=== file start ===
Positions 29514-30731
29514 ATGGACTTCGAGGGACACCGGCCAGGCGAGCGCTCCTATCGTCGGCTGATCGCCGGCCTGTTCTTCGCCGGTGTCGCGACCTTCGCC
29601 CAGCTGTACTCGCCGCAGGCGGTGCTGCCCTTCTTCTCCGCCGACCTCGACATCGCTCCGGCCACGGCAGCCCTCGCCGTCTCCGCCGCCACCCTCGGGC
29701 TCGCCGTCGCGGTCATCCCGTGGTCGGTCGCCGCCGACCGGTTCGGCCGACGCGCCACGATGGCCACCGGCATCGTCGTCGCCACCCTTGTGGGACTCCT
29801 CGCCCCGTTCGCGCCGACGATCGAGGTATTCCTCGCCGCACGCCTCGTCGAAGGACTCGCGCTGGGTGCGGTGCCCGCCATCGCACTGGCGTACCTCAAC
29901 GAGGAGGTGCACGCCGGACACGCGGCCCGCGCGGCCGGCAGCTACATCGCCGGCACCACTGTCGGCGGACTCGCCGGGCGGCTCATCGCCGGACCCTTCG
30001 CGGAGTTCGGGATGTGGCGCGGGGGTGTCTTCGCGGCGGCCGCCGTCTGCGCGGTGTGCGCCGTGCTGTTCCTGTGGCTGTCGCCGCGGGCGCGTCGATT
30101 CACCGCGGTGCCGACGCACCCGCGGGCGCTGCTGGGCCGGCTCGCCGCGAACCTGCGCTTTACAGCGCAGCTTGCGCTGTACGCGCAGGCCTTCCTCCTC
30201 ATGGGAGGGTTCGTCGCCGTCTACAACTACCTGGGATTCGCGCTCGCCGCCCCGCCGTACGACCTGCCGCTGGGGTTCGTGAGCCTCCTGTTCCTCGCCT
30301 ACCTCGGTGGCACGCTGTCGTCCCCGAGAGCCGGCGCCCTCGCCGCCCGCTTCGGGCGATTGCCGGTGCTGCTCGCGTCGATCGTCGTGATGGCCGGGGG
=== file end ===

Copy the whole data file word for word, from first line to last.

Positions 29514-30731
29514 ATGGACTTCGAGGGACACCGGCCAGGCGAGCGCTCCTATCGTCGGCTGATCGCCGGCCTGTTCTTCGCCGGTGTCGCGACCTTCGCC
29601 CAGCTGTACTCGCCGCAGGCGGTGCTGCCCTTCTTCTCCGCCGACCTCGACATCGCTCCGGCCACGGCAGCCCTCGCCGTCTCCGCCGCCACCCTCGGGC
29701 TCGCCGTCGCGGTCATCCCGTGGTCGGTCGCCGCCGACCGGTTCGGCCGACGCGCCACGATGGCCACCGGCATCGTCGTCGCCACCCTTGTGGGACTCCT
29801 CGCCCCGTTCGCGCCGACGATCGAGGTATTCCTCGCCGCACGCCTCGTCGAAGGACTCGCGCTGGGTGCGGTGCCCGCCATCGCACTGGCGTACCTCAAC
29901 GAGGAGGTGCACGCCGGACACGCGGCCCGCGCGGCCGGCAGCTACATCGCCGGCACCACTGTCGGCGGACTCGCCGGGCGGCTCATCGCCGGACCCTTCG
30001 CGGAGTTCGGGATGTGGCGCGGGGGTGTCTTCGCGGCGGCCGCCGTCTGCGCGGTGTGCGCCGTGCTGTTCCTGTGGCTGTCGCCGCGGGCGCGTCGATT
30101 CACCGCGGTGCCGACGCACCCGCGGGCGCTGCTGGGCCGGCTCGCCGCGAACCTGCGCTTTACAGCGCAGCTTGCGCTGTACGCGCAGGCCTTCCTCCTC
30201 ATGGGAGGGTTCGTCGCCGTCTACAACTACCTGGGATTCGCGCTCGCCGCCCCGCCGTACGACCTGCCGCTGGGGTTCGTGAGCCTCCTGTTCCTCGCCT
30301 ACCTCGGTGGCACGCTGTCGTCCCCGAGAGCCGGCGCCCTCGCCGCCCGCTTCGGGCGATTGCCGGTGCTGCTCGCGTCGATCGTCGTGATGGCCGGGGG